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It’s easy to think that as the NFL becomes more of a passing league — a statement that’s undeniably true — that the best teams would be passing most frequently. But that just isn’t the case. The three best teams in Adjusted Net Yards per Attempt last year were Arizona, Cincinnati, and Seattle; those three teams ranked 19th, 26th, and 28th, respectively, in pass attempts. The Saints and Patriots did rank in the top five in both pass attempts and pass efficiency, but that just balances things out; it doesn’t mean the best passing teams are the most pass-happy teams.

There’s a pretty easy way to track this throughout history. The common way to calculate league-average Adjusted Net Yards per Attempt is to measure the league totals of its components: figure out how many league-wide passing yards, touchdowns, interceptions, sacks, and sack yards lost there were in any given season, and run through the calculation.

Another way, though, is to measure each team’s ANY/A average, and take an average of those averages. This approach gives each team the same weight when calculating league-average ANY/A; as a result, if this approach leads to a higher average than the traditional approach, that means the best passing teams are passing less frequently. And if the traditional approach has a higher average, that means the better passing teams are passing more often, because giving those teams extra weight (because of more pass attempts) is leading to a higher average.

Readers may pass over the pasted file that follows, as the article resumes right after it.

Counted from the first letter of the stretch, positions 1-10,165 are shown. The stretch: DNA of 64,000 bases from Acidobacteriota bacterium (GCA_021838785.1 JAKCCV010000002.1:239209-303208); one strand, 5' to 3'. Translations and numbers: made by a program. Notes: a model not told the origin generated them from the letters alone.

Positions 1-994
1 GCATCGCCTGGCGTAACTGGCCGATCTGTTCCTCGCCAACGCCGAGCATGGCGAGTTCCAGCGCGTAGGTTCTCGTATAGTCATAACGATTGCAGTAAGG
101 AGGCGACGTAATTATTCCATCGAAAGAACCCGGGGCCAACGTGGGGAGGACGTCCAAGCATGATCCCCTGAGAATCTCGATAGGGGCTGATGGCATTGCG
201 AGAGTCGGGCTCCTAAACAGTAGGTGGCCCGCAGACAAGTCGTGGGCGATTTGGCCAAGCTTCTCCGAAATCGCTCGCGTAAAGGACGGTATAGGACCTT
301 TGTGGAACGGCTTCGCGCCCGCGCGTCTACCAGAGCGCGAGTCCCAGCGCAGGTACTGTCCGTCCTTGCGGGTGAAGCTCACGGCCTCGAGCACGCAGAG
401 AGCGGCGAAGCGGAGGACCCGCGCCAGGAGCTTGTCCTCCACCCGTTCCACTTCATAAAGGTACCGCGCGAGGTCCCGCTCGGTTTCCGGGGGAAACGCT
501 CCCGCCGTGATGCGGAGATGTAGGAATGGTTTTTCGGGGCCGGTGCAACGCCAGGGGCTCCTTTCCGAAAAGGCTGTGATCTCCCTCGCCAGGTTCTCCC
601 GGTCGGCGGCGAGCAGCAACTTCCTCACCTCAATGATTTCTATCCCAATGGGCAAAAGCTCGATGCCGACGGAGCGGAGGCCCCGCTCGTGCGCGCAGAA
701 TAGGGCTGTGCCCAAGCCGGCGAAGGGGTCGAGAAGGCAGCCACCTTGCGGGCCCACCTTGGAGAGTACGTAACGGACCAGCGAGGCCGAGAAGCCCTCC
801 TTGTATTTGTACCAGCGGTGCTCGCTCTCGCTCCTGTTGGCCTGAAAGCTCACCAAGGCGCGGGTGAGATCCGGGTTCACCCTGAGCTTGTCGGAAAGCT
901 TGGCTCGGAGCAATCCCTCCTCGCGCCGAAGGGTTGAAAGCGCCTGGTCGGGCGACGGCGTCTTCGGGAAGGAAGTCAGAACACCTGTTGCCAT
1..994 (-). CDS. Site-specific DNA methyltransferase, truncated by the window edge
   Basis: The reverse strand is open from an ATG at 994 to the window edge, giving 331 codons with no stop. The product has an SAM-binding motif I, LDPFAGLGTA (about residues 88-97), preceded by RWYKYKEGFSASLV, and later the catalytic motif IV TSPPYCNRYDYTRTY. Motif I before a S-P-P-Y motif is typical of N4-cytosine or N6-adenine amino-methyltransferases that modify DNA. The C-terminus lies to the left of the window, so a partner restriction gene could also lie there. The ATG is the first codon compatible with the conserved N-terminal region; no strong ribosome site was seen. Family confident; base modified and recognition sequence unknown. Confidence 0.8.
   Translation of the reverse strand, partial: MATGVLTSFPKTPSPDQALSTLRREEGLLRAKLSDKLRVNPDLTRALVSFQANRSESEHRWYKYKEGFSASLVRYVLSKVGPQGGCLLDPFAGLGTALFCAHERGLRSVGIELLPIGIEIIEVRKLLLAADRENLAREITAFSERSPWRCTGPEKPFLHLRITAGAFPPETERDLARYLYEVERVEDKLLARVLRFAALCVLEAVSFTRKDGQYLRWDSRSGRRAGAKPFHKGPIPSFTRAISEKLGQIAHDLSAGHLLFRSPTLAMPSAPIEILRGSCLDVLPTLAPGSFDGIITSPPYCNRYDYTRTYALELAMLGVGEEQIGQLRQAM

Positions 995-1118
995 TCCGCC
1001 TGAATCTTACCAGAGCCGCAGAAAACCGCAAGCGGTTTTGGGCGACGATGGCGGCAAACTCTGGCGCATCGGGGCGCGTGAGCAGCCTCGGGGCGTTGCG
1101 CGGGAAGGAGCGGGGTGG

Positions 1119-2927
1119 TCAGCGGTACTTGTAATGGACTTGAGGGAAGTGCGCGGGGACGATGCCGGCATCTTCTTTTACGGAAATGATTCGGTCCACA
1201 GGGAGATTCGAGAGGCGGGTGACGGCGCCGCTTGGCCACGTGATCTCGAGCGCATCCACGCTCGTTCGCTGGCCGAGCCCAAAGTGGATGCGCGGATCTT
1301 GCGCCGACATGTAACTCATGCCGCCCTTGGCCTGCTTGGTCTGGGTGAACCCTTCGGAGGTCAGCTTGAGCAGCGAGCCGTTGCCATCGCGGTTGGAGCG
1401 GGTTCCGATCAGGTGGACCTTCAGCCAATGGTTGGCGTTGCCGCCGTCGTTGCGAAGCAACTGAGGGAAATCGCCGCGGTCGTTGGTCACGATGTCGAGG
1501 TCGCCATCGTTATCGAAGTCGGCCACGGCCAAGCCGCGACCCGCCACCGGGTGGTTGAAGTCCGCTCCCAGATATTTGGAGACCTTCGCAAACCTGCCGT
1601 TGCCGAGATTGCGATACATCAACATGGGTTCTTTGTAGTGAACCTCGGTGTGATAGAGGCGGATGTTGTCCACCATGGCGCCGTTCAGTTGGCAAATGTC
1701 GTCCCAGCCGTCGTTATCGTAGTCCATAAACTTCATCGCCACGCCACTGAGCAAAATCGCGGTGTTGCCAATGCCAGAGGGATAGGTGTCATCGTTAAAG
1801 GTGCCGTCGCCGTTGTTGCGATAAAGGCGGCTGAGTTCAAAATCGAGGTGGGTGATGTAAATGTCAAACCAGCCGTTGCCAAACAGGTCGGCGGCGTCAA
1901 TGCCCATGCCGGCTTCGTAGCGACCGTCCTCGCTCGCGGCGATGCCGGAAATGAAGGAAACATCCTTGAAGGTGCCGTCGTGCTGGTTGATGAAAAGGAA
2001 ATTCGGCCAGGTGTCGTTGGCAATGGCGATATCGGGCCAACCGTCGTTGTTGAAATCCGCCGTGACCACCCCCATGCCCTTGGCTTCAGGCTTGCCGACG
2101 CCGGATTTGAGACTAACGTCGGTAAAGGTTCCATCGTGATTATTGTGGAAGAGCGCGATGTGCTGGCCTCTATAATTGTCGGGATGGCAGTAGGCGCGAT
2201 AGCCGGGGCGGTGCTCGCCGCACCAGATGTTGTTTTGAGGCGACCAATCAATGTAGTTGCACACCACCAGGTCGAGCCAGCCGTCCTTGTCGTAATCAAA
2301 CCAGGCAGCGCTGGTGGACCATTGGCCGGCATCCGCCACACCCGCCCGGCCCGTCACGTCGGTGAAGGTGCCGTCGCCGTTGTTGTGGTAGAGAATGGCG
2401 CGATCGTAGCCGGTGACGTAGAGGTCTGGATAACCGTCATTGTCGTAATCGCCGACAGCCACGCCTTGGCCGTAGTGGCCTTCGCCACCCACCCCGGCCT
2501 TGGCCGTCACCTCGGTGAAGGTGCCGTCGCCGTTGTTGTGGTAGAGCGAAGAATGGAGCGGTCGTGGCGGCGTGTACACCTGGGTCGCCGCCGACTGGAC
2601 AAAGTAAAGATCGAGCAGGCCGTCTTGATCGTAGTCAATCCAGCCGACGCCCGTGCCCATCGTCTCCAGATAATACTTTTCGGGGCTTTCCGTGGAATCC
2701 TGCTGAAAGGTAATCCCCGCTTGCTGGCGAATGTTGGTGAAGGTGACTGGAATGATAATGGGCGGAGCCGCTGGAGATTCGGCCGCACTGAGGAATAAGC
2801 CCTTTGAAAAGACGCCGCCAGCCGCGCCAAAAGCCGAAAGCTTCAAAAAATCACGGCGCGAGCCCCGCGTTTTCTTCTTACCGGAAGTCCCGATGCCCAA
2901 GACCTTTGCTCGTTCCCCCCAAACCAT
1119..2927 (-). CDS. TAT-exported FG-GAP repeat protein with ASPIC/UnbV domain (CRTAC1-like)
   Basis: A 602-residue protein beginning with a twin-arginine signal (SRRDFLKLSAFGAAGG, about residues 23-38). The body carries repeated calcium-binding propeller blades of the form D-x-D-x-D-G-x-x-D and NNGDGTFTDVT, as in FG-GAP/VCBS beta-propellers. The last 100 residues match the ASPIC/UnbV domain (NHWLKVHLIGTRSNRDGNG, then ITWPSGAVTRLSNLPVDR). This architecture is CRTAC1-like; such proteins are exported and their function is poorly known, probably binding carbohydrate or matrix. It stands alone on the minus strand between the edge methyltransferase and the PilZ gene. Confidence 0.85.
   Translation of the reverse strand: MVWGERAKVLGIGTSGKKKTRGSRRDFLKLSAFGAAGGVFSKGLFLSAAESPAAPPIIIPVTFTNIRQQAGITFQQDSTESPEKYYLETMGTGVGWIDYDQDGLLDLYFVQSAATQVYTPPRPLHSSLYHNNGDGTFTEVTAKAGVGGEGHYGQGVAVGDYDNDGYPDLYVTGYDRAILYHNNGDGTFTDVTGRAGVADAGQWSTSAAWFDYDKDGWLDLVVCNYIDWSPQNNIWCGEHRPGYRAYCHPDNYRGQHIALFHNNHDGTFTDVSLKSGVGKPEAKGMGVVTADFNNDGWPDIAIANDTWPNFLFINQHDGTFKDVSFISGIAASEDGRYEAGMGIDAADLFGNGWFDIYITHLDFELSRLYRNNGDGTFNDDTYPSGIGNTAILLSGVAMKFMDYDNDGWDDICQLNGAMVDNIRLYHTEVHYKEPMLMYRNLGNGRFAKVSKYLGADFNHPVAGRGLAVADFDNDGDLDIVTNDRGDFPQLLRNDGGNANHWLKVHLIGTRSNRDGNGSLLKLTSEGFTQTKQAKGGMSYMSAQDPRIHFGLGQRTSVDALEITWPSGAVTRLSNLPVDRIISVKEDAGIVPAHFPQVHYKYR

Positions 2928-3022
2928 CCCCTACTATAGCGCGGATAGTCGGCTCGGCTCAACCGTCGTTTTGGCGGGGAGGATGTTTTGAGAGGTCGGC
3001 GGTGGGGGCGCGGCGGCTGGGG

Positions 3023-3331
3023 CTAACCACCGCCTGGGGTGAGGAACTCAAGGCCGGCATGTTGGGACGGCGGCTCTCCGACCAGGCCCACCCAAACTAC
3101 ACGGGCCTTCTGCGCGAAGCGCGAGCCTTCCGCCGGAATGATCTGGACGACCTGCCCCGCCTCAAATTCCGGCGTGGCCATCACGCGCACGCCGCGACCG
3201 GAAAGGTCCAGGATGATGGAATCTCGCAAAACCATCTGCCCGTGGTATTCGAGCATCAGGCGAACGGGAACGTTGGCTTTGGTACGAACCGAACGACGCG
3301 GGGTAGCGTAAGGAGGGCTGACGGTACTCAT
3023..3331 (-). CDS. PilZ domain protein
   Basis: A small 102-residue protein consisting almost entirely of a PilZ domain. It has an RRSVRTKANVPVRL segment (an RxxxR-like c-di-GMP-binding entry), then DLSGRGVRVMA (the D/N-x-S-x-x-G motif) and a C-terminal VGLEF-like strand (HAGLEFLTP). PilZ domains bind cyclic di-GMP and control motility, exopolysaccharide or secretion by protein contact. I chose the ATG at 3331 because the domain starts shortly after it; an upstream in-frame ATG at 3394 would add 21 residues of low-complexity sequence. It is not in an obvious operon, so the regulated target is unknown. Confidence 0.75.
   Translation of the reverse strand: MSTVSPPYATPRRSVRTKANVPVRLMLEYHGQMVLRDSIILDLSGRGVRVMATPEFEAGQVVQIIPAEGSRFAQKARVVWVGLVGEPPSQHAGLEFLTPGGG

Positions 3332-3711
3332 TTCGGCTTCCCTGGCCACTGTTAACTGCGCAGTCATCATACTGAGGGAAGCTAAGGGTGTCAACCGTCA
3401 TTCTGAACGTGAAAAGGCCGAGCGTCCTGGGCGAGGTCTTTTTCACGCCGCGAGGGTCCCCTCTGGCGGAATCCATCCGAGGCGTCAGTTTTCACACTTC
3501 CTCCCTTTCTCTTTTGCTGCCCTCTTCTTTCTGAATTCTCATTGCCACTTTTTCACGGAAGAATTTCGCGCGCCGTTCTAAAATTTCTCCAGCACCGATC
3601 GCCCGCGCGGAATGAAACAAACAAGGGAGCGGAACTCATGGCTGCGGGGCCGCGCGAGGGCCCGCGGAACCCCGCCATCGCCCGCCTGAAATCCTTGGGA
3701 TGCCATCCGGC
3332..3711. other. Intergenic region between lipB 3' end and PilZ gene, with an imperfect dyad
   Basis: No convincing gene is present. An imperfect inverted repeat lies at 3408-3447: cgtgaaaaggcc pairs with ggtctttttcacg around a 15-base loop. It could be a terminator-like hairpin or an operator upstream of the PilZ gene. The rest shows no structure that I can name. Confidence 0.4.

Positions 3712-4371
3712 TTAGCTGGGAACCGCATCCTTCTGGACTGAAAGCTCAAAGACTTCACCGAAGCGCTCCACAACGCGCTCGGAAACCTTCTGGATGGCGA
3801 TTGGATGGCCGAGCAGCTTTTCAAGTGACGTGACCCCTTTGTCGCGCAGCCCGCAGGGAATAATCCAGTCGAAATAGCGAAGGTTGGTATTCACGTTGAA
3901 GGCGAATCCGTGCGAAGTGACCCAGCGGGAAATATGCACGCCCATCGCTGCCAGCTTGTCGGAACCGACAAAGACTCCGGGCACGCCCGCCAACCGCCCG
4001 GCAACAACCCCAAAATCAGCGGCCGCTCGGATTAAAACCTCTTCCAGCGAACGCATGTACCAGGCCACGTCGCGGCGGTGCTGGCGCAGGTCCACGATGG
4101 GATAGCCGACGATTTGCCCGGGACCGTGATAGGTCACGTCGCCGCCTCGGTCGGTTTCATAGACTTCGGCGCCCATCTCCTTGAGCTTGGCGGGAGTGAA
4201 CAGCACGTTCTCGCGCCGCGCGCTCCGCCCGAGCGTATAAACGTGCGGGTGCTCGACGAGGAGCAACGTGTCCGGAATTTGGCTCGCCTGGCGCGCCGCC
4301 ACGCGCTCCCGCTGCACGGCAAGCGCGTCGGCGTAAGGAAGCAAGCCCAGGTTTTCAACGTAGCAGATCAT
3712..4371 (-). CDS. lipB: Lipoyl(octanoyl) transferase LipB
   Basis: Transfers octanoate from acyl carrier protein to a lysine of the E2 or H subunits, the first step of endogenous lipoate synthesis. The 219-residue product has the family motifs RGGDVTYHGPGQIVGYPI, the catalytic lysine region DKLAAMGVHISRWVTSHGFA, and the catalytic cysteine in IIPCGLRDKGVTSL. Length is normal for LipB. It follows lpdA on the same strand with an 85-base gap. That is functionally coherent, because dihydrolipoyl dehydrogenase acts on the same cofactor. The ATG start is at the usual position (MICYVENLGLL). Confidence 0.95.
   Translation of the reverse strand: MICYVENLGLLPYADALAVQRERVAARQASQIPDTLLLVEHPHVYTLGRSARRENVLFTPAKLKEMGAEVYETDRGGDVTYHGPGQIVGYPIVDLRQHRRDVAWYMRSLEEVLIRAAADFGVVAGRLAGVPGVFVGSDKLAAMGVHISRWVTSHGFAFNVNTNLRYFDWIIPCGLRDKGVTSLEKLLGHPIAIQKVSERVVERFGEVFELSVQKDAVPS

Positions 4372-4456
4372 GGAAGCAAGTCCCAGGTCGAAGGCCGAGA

I went ahead and calculated league-average ANY/A using these two methods. Then, I divided the “average of the averages” ANY/A by the “traditional” ANY/A. If the result in any given year was greater than 100%, that means the “average of the averages” ANY/A was higher, which means the best passing teams passed less frequently. That’s most clear in 1971, when 4 of the 6 most pass-happy teams finished in the bottom 6 in pass efficiency.

lg avg anya

But in general, the range here is extremely tight, almost always between 99% and 101%. The last few years, the average has been right around 100%, with last year (as alluded to in the opening paragraph) being slightly in favor of the best passing teams passing less frequently. The 2011 season was a historic season with 4 quarterbacks reaching 4900 passing yards and 4 quarterbacks with 39+ passing touchdowns. That also was one of the strongest seasons biased in the direction of the best-passing teams passing the most frequently; those facts are probably related.

None of today’s numbers should be surprising to any loyal reader of Game Scripts, but they do bring about an interesting conclusion: as crazy as the passing numbers have gotten lately, the ceiling is even higher, once the best-passing teams pass most frequently.

  • BK

    Do the best passing teams that also pass the most just have bad passing defenses? Or are they bucking a league-wide inefficiency by playing more aggressively, even when winning?

    A quick glance at 2009 and 2011, when the best passing teams passed the most, shows the best pass offenses didn’t have particularly bad pass defenses those seasons. No overlap between top-5 offensive AY/A and bottom-5 defensive AY/A.

    • ANY/A allowed may not be the right tool here due to the heavy interception weight. In 2011, the Packers, Saints, and Patriots all ranked in the bottom quarter of defenses as measured by DVOA that year — http://www.footballoutsiders.com/stats/teamdef2011 — and that helped boost the gross totals of Brady, Brees and Rodgers. The Giants were in the bottom quarter of the league in both points and yards allowed, and Manning threw for 4900 yards. So I do think that is what was driving those numbers.

  • Adam